1. God created man in His image, and man was very good (Gn 1:27, 31). Man was distinguished from other creatures by an excellence all his own, for he was made in the image of God. This image was not of the essence of man's nature, nor was it a gift to man after creation; it was a concreated quality.
2. Luth. theologians gen. hold that the image of God, which consists in the knowledge of God and holiness of the will, is lacking in man after the Fall (Cl 3:10; Eph 4:24). Some hold that Gn 9:6 and Ja 3:9 ascribe a divine image to man after the Fall, namely that the intellect and will of man constitute a similitude with God; those who reject this view (e.g., F. A. Philippi,* G. Hoffmann*) interpret Gn 9:6 and Ja 3:9 as referring to the image that is to be restored again in Christ.
3. Some theologians speak of the image of God in a wider sense, namely, inasmuch as man, even after the Fall, is still an intellectual, self-determining, rational being who feebly rules over other creatures. Others use the term only in the narrow sense; they point out that the upright body and the rational soul with its human understanding, affections, and will, woefully corrupt as a result of sin, are still the constituent elements of the human nature and therefore must not be considered as being the divine image or parts thereof. Conscience* and the Moral Law, whereby man is distinguished from brutes in his present state, cannot be subsumed under the image of God.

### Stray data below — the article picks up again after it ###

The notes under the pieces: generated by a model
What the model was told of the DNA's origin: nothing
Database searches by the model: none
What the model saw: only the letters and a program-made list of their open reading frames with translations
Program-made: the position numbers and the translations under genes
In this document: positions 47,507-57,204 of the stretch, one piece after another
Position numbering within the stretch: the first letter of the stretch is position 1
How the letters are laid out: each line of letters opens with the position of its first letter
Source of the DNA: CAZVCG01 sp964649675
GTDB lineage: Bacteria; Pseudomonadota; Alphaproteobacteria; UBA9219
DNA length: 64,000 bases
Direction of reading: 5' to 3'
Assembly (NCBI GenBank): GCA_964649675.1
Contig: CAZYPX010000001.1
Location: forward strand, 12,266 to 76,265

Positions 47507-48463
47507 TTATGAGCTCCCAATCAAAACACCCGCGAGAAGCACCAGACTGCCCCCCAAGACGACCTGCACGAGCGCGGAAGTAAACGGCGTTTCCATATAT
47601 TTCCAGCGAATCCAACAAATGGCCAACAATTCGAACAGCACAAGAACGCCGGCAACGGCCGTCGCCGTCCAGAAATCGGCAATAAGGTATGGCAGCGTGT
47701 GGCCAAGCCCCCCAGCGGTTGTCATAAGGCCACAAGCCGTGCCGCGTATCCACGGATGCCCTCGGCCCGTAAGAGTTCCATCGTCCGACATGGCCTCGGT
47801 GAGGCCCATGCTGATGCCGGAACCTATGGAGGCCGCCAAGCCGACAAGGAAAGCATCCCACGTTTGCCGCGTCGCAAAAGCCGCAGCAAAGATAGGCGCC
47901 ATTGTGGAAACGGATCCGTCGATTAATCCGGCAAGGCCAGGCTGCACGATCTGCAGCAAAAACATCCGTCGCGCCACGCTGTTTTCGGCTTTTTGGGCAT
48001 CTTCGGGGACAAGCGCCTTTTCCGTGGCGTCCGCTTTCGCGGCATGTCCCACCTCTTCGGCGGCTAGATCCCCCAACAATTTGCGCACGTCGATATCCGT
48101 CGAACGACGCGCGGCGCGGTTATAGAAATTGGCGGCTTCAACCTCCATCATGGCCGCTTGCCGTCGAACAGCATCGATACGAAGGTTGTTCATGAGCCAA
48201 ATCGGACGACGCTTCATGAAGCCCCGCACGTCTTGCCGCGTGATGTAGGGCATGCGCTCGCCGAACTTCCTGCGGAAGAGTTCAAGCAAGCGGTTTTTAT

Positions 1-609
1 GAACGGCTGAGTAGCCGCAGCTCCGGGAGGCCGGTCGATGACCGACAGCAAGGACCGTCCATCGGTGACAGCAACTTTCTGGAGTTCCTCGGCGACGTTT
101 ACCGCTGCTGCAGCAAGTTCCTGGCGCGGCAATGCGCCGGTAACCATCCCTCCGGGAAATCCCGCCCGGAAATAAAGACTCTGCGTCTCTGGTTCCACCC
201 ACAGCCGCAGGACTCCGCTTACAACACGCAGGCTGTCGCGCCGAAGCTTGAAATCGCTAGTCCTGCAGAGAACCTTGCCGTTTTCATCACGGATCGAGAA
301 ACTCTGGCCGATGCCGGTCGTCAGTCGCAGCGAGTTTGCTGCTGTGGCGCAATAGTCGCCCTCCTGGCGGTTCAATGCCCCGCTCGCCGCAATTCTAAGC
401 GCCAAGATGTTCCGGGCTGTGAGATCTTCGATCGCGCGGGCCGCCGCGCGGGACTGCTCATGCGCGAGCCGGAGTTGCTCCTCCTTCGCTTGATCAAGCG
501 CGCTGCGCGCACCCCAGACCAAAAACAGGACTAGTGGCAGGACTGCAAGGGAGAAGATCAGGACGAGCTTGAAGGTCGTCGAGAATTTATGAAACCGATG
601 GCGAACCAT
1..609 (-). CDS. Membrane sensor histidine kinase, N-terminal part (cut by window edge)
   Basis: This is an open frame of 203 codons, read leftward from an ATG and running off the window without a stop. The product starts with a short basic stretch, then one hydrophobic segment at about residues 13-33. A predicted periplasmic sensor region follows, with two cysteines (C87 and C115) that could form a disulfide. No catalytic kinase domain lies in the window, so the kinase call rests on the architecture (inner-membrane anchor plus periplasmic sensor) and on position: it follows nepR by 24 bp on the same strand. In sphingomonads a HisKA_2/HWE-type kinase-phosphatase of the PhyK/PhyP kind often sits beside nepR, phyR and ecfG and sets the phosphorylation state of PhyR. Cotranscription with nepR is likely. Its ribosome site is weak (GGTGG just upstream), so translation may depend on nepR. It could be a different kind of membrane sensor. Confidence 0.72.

4. In his original state, man was not only sound in body and soul, without a germ of disease or death, or a taint of sin, but endowed with concreated spiritual wisdom and knowledge, and with perfect natural righteousness, goodness, and holiness, in the image and likeness of the Triune God.
While Christ's obedience imputed to us constitutes a perfect righteousness in the sight of God, our own obedience, or the righteousness inherent in us, must, on account of the residue of sinful flesh still active within us, remain imperfect in this lifejustitia inchoata, the beginning only of the restitution of the divine image in the regenerate being made in this temporal life. A. L. Graebner,* Outlines of Doctrinal Theology, pars. 70, 156.
Edited by: Erwin L. Lueker, Luther Poellot, Paul Jackson
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